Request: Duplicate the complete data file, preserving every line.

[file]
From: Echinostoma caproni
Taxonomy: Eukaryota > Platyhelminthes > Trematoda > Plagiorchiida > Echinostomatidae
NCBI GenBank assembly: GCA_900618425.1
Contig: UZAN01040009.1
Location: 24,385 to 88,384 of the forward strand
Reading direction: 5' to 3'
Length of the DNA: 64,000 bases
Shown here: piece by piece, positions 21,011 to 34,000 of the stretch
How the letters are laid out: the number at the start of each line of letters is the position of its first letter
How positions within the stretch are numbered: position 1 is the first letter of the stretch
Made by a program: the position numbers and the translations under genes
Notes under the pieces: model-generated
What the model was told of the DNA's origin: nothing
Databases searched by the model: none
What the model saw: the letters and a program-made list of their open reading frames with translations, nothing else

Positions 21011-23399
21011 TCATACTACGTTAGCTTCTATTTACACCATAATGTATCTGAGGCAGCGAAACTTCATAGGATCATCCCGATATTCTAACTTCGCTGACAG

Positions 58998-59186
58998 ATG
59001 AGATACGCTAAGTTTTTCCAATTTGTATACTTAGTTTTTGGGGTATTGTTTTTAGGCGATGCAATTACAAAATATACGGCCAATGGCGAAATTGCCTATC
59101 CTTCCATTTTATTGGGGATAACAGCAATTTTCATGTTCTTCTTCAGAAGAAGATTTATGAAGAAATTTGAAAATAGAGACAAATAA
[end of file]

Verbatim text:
From: Echinostoma caproni
Taxonomy: Eukaryota > Platyhelminthes > Trematoda > Plagiorchiida > Echinostomatidae
NCBI GenBank assembly: GCA_900618425.1
Contig: UZAN01040009.1
Location: 24,385 to 88,384 of the forward strand
Reading direction: 5' to 3'
Length of the DNA: 64,000 bases
Shown here: piece by piece, positions 21,011 to 34,000 of the stretch
How the letters are laid out: the number at the start of each line of letters is the position of its first letter
How positions within the stretch are numbered: position 1 is the first letter of the stretch
Made by a program: the position numbers and the translations under genes
Notes under the pieces: model-generated
What the model was told of the DNA's origin: nothing
Databases searched by the model: none
What the model saw: the letters and a program-made list of their open reading frames with translations, nothing else

Positions 21011-23399
21011 TCATACTACGTTAGCTTCTATTTACACCATAATGTATCTGAGGCAGCGAAACTTCATAGGATCATCCCGATATTCTAACTTCGCTGACAG

Positions 58998-59186
58998 ATG
59001 AGATACGCTAAGTTTTTCCAATTTGTATACTTAGTTTTTGGGGTATTGTTTTTAGGCGATGCAATTACAAAATATACGGCCAATGGCGAAATTGCCTATC
59101 CTTCCATTTTATTGGGGATAACAGCAATTTTCATGTTCTTCTTCAGAAGAAGATTTATGAAGAAATTTGAAAATAGAGACAAATAA